Synopsis By: Lurie - Proceeding Author: James S. Petrie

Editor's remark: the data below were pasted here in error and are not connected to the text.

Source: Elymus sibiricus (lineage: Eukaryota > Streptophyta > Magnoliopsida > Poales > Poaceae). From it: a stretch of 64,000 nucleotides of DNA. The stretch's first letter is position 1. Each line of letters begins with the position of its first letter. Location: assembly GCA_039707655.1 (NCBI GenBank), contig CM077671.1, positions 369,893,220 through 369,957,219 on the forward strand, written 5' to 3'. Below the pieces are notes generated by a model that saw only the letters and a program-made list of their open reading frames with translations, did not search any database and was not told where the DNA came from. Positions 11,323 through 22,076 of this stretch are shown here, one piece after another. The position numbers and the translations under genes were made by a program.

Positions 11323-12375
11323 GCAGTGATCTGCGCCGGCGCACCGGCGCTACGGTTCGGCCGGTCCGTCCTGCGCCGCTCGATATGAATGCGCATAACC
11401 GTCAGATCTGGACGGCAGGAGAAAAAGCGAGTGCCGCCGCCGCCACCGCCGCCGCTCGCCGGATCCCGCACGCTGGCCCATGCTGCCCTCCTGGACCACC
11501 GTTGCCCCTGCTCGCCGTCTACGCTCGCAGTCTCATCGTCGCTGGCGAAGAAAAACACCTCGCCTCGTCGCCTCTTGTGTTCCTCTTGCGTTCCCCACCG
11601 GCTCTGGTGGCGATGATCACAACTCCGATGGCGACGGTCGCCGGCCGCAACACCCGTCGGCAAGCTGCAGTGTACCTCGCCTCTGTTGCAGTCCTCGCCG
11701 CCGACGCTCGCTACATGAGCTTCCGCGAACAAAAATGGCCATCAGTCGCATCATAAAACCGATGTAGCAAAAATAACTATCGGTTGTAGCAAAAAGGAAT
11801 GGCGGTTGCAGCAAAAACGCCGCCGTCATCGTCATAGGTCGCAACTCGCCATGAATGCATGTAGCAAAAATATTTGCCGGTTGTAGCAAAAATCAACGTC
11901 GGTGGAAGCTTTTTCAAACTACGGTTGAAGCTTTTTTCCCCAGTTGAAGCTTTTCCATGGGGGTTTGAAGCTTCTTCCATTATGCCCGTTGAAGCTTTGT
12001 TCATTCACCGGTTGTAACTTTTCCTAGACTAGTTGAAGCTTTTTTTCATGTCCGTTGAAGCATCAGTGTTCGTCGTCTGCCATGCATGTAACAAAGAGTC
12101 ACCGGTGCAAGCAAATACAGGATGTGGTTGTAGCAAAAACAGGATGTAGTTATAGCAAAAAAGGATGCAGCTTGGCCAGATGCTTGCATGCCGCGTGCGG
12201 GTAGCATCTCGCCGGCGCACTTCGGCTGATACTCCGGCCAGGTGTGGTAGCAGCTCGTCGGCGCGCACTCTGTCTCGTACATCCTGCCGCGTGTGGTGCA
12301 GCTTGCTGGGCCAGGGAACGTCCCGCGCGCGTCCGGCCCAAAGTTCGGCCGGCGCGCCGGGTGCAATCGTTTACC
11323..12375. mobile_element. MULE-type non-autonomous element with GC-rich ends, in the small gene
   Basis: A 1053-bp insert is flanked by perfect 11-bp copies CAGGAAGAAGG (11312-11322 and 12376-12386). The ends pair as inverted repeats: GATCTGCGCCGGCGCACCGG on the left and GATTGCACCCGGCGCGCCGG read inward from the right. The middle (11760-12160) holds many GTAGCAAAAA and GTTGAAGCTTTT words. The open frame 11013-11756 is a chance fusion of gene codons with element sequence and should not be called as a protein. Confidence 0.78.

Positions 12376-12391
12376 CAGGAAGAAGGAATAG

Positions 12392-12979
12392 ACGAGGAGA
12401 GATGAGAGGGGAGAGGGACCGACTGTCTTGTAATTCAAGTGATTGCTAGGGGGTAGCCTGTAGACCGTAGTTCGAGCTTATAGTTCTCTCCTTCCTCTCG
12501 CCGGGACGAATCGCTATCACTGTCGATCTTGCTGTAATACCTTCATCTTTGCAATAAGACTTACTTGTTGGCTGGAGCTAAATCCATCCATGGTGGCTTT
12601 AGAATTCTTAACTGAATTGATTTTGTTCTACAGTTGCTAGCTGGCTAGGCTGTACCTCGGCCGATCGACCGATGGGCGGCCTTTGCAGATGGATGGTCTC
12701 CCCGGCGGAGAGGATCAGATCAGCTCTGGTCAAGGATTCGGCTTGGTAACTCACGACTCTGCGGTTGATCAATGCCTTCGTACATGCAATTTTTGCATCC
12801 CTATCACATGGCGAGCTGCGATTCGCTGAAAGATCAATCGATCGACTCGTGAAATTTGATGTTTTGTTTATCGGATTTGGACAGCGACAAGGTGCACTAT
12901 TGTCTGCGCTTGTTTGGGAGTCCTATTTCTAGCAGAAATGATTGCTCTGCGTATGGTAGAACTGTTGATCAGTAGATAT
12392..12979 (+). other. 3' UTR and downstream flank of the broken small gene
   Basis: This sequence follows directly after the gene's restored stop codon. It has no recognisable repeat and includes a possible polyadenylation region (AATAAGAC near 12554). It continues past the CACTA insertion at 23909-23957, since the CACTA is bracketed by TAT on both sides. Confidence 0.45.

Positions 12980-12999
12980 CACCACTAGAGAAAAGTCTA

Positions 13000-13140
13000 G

The author distinguishes between the Supreme Court’s finding of a Constitutional right of personal privacy from governmental action and actions by private employers. “Instead of defining those rights, arbitrators assume that they will know them when they see them…” The reasonable expectation of privacy of public employees will yield to reasonable grounds for suspecting that the search will uncover work-related misconduct when the scope of the search is reasonably related to its objectives, and is not excessively intrusive in light of the nature of the suspected misconduct. The starting point for the arbitrator should be the CBA and, if cited, state law. The author asserts that the admissibility of such evidence in arbitration should turn on its reliability and not on how it was obtained.